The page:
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System Signals This Oversold International Fund Is a 'Buy'

Michael J. Carr

Moving averages are popular indicators that traders use to identify whether prices are moving up or down. When the closing price is above a moving average, prices are considered to be in an uptrend. A downtrend is defined when prices close below the moving average.

Some traders prefer to anticipate trend reversals and use indicators like the stochastics to find overbought and oversold price levels. The idea is that when prices are oversold, buyers should enter the market and push prices up. Selling is expected to increase after prices become overbought.

There are problems with any indicator and no system will ever be foolproof.
One problem with moving averages is that they will always be late. Prices can fall a great deal from a top before triggering a sell signal, and the bottom might be in place long before a buy signal is given. Using shorter moving averages can decrease the delay in the trade signal but usually increases the number of losing trades.

Overbought and oversold markets can stay at extremes for extended periods of time. Using unfiltered signals to enter trades can result in large losses when signals are early. There is also no guarantee a market will become overbought or oversold at the end of a trend, so there is the risk of missing trades or not getting an exit signal.

The Average Directional Index (ADX) is different than other indicators in that it never gives a "buy" or "sell" signal. This indicator is designed to determine only whether a market is trending.

Many traders interpret ADX differently, but I assume a market is trending when ADX is above 25. After spotting a rising ADX that crosses above 25, I look at the stochastics to determine whether the market is oversold. If it is, I have a buy.

Since this is a simple trading system, I used a simple exit strategy in testing. I simply closed the trade after it has been open for eight weeks. Testing with 35 different ETFs that include major U.S. indexes and international markets shows that this system would deliver winners 64.1% of the time. The average gain was twice the size of the average loss.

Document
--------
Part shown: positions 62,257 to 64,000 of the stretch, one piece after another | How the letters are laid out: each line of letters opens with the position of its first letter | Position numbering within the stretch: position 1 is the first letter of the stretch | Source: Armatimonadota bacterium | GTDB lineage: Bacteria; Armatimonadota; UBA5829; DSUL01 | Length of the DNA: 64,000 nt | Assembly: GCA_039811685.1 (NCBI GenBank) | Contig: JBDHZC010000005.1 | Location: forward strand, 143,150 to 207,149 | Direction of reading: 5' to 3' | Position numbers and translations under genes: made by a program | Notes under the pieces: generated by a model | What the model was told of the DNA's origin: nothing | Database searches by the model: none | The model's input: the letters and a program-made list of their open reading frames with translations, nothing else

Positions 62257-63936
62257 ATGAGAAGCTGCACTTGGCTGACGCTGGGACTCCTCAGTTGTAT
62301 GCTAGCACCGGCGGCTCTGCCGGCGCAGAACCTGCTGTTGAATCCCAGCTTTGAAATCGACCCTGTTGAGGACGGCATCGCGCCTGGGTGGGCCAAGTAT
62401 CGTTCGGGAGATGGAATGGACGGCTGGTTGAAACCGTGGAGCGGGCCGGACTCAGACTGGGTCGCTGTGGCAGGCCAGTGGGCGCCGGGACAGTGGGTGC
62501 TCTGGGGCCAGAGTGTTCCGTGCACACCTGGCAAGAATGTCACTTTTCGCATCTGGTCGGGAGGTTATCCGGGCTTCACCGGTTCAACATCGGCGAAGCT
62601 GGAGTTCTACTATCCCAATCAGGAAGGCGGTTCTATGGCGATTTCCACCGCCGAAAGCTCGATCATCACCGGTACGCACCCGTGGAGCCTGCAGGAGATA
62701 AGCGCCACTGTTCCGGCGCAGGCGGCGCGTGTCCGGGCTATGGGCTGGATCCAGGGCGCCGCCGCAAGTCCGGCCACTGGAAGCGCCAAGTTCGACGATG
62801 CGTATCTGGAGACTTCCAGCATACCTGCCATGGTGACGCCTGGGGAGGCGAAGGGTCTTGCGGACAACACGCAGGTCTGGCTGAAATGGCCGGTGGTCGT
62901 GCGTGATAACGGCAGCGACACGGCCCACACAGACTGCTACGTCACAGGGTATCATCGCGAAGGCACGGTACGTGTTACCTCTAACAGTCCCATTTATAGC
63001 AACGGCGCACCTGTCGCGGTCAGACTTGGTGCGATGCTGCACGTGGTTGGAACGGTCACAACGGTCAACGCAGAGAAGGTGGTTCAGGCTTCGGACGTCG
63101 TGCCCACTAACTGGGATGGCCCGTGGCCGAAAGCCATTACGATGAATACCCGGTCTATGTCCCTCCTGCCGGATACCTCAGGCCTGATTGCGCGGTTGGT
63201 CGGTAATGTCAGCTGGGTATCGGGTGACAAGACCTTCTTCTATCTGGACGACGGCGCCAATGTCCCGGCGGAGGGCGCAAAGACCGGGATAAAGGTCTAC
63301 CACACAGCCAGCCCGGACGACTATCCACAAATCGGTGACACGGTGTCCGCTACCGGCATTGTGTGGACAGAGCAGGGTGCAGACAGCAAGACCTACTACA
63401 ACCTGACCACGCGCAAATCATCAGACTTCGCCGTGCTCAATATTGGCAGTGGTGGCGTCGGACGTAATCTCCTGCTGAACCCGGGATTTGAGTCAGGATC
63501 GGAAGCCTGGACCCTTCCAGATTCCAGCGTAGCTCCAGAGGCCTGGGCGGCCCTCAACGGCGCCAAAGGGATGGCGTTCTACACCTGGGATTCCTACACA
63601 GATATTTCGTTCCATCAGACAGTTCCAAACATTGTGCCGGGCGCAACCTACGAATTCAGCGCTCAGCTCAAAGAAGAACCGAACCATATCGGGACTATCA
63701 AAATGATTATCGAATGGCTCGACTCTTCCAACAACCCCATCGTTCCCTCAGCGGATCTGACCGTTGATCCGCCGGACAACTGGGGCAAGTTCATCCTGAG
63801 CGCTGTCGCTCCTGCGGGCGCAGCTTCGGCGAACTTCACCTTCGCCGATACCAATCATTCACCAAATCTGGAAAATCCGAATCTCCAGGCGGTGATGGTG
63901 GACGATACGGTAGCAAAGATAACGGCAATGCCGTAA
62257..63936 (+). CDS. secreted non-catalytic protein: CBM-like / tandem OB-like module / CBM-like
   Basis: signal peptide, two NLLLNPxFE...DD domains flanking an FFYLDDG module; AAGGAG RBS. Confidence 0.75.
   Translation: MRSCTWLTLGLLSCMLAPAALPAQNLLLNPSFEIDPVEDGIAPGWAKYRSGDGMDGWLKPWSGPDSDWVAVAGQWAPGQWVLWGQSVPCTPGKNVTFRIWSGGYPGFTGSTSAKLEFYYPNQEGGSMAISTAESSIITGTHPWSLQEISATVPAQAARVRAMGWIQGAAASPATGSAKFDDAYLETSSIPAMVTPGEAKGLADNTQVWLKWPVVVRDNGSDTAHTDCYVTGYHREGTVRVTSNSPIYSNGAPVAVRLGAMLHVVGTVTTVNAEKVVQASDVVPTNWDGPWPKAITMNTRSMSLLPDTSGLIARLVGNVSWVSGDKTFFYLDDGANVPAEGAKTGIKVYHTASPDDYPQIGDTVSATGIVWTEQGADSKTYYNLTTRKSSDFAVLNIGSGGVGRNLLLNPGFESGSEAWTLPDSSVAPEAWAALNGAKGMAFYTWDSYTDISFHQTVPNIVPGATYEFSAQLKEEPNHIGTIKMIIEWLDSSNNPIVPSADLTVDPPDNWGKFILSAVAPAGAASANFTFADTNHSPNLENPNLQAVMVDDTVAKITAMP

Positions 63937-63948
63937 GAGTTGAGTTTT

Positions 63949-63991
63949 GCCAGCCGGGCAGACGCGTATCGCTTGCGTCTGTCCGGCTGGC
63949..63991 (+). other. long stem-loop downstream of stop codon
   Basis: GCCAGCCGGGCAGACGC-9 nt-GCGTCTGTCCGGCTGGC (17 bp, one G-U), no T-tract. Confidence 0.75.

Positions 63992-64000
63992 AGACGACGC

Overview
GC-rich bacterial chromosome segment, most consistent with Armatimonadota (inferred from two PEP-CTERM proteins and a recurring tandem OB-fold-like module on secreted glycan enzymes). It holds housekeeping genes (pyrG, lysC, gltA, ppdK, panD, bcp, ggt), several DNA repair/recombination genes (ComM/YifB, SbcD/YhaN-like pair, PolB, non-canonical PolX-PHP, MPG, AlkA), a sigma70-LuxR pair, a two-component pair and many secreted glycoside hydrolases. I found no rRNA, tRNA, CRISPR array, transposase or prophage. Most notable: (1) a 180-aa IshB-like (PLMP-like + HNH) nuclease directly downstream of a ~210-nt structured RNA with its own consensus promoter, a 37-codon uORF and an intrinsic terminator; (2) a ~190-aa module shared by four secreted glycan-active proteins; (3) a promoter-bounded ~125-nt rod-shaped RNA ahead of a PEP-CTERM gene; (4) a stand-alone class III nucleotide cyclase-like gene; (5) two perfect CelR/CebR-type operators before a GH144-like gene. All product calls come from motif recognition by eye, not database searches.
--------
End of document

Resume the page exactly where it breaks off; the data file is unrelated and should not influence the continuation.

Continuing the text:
For comparison, buying the ETFs and holding them for a random eight-week stretch would have delivered winning trades 58.8% of the time, with the average win only 1.3 times as large as the average loss. So the strategy gives traders an edge, and it does so with less risk.

Right now, the system is giving a "buy" signal on iShares Latin America 40 Index (ILF).

This is a part of the world that hasn't really been in the news much. The fund's largest holdings are in Brazil and Mexico, with more than 51% of assets invested in Brazil and 27% in Mexico.

What news there is from Brazil seems to be negative, with the International Monetary Fund recently lowering its estimate of economic growth. But if Brazil meets expectations, it would grow at 3%, still faster than the developed economies in North America and Europe. Mexico is also expected to grow at about 3.5%.

Despite faster economic growth, the markets are trading at a discount to U.S. stocks. Brazil has a price-to-earnings (P/E) ratio of 13, and Mexico's is 15. ILF could be a bargain if growth meets expectations and P/E ratios rise.

The weekly chart shows that this is a relatively low-risk trade. ILF has been in a consolidation pattern that provides a price target of $47.74, about 11% above the current price, within three to six months. The risk can be managed with a stop-loss at $41, the lower edge of the pattern, which is about 4.5% below the current price.

With the possibility of a trend just beginning and a reward-to-risk ratio of almost 2.5-to-1, this trade could be appealing to conservative traders.

Recommended Trade Setup:

-- Buy ILF at $43 or less
-- Set stop-loss at $41
-- Set price target at $47.24 for a potential 11% gain in 3-6 months

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